After lunch we heading to camp to set up. Our site was at the back of the campground, right on the water. Except the water was missing. The temps have been so warm and the rain so sparse that the river was more like a gravel bed.
We quickly set up camp only to find that Mark was missing his rain fly. Hope it does not rain this weekend. Tyler brought a huge tent that he dubbed the Taj Mahal. I think it could probably fit a family of five easily.
Friday night was typical camping fun. We grilled up some steaks and sat around the fire enjoying some fine spirits. We discussed plans for Saturday and decided to visit Mountain High Fly in the morning. I wanted to say hello to Jon and drop off some samples from Ghostech for him to try out. Luckily for Mark, there was no rain Friday night, but we did go to sleep listening to a symphony of bullfrog mating calls. It sounded like someone strumming an out of tune electric bass.
Saturday morning, we took our time and grilled up a nice breakfast. We were on vacation time and not in a hurry. We went to Mountain High Fly and talked to Jon and he gave us some suggestions to fish. After fishing the Lincoln side of the Kancamagus on Friday we decided today to head to the North Conway area. I wanted to show them a special area for tenkara plus I had to stop by North Country Angler.
Steve Angers from North Country Angler has supported RBT from the start by putting our RBT ONE Starter kits in his shop and promoting us when he can. Saturday I was dropping off some more inventory for the store and checking in. Plus, I could not wait to get my hands on Steve’s new book, “Fly Fishing New Hampshire’s Secret Waters”. At the shop, we picked Steve’s brain for some good locations to try on a really hot day. We were looking to avoid the crowded spots that were probably overfished this time of year.
We left NCA and headed to Crawford Notch to try our luck. The parking lot was full but thankfully it was with hikers and swimmers, we were the only anglers. We dropped in under a bridge and started wetting lines. As we spread out, we started to get some hits, mostly small brook trout. We made our way downstream hitting all the pools as the water level was low. After a while, Mark and I decided it was time to hit a new spot. I was anxious to show them an area in the higher elevations that I hoped would be holding more fish in colder water. The only problem was that Tyler was nowhere to be found. Mark stayed near the bridge and I made my way downstream to find Tyler. The further down I walked the louder the noise became. As I made the turn around a bend, I came across a sandy beach with a bunch of people swimming and jumping off rocks. I was pretty sure Tyler was here. Sure, enough I found him coming out of the water with a big grin. He took a break from fishing to jump off a huge rock with about a 20 ft drop into the cool water.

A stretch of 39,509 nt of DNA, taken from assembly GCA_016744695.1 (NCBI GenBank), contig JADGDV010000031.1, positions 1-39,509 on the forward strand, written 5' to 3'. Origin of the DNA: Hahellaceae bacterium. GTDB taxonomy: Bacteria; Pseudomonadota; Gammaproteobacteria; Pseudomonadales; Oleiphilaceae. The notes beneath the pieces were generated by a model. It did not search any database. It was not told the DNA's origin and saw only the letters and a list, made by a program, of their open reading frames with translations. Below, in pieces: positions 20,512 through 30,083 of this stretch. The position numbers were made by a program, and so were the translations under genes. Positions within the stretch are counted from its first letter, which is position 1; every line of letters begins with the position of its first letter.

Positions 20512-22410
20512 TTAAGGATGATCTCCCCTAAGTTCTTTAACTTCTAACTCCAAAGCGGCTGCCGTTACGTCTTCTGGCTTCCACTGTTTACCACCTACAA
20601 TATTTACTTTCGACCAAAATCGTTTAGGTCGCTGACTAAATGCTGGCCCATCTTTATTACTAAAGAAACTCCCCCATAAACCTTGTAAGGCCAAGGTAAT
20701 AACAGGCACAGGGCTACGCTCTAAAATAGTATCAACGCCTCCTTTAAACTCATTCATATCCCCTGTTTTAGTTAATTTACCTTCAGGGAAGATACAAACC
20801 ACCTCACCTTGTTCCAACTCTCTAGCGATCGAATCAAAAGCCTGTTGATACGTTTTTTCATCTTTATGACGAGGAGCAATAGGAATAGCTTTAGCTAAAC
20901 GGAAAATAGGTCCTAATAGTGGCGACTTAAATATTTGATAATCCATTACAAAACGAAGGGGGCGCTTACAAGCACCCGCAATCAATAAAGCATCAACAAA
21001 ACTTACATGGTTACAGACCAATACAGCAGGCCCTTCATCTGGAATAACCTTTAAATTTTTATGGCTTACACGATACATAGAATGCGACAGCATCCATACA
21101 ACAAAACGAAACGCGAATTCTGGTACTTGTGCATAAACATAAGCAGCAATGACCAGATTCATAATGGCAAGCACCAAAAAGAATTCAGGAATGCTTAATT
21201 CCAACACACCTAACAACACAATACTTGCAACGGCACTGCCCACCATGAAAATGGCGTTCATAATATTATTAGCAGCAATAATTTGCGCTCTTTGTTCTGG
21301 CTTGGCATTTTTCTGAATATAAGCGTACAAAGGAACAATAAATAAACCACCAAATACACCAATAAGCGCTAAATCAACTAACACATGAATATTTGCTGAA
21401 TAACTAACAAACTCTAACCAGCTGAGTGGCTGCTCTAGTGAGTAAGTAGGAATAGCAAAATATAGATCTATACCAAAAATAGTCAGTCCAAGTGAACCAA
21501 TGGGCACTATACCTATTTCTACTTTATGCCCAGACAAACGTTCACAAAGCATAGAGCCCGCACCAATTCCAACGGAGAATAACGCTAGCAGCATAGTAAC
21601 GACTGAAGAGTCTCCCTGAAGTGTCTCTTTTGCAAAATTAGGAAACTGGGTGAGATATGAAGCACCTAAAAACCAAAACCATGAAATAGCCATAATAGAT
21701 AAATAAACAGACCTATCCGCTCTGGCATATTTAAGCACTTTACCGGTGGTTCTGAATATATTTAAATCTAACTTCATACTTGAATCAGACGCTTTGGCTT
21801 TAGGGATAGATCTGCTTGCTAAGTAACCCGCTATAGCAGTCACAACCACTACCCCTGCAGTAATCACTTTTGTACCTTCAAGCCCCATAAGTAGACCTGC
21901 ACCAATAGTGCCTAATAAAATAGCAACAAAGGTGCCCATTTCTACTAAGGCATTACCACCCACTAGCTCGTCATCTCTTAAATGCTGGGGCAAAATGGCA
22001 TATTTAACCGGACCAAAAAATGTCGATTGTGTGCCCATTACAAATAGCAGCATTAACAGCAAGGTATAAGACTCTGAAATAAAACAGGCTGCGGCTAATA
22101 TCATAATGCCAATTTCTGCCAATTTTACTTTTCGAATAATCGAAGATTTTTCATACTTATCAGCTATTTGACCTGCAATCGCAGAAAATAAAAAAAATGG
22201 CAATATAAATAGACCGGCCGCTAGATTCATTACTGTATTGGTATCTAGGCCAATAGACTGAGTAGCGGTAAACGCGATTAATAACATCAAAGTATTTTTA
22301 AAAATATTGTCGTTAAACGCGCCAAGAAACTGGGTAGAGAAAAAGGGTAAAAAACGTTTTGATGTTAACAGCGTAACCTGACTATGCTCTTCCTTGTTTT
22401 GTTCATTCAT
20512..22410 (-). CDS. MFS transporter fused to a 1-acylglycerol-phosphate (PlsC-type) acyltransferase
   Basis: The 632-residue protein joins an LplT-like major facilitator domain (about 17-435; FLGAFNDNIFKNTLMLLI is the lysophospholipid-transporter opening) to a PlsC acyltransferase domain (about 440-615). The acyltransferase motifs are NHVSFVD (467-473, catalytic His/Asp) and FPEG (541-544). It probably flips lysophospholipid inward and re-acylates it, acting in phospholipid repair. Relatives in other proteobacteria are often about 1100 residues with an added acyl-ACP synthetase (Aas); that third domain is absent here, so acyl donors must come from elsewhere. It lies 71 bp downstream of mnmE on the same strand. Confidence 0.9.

Tyler gathered his gear and we made it back to Mark and loaded up the car. We drove north about 30 miles to a spot on the Ellis River that is beautiful. It is an amazing scene that is perfect for tenkara. It has all types of water, with riffles, white water, big pools, long runs, and short runs. I love this location for the fishing, but it is a sight to see, even if you are not fishing.
We all spread out and went separate ways on this river, hoping to land a good size wild brook trout. The Ellis can be a little challenging in this location as you must climb over a lot of rocks and most of them are slippery. I have slipped many times here but thankfully have not broken anything. I quickly headed downstream to get some distance from the guys, hoping to get to the “spot” before they did.
The water was a little cooler here but not by much. I landed several small brook trout and I am still amazed at the color patterns of this fish and how it varies from location to location. After a while, I headed back upstream to find Tyler. He was having a great time but needed some tippet and flies. The pack I gave him was a little low on supplies. I hung out with Tyler a little while and then we headed upstream to find Mark.
Mark was all smiles when we found him. He must have found a honey hole that we walked past. It was getting dark, so we headed out. It was an hour's drive back to camp and we were hungry. We took the Bear Notch road shortcut to the Kancamangus highway. I was telling the guys that Bear Notch is closed to cars in the winter but open to snowmobiles. It a roller coaster of a road with great scenery.
Back at camp we grilled up some burgers and got into the spirits again. We had a great time swapping stories by the fire and made plans to fish again when we got home. I think we have a new convert to tenkara and fly fishing in general in Tyler. Mark and I are planning to take him to the Swift River in MA to sight fish to some big bows and hopefully some browns and brookies.
Another great weekend in the books. It was great to get away from everything and leave worries behind for a few days. I love teaching tenkara to new people and love seeing their reactions. Hopefully, inspiring them to carry on the tradition.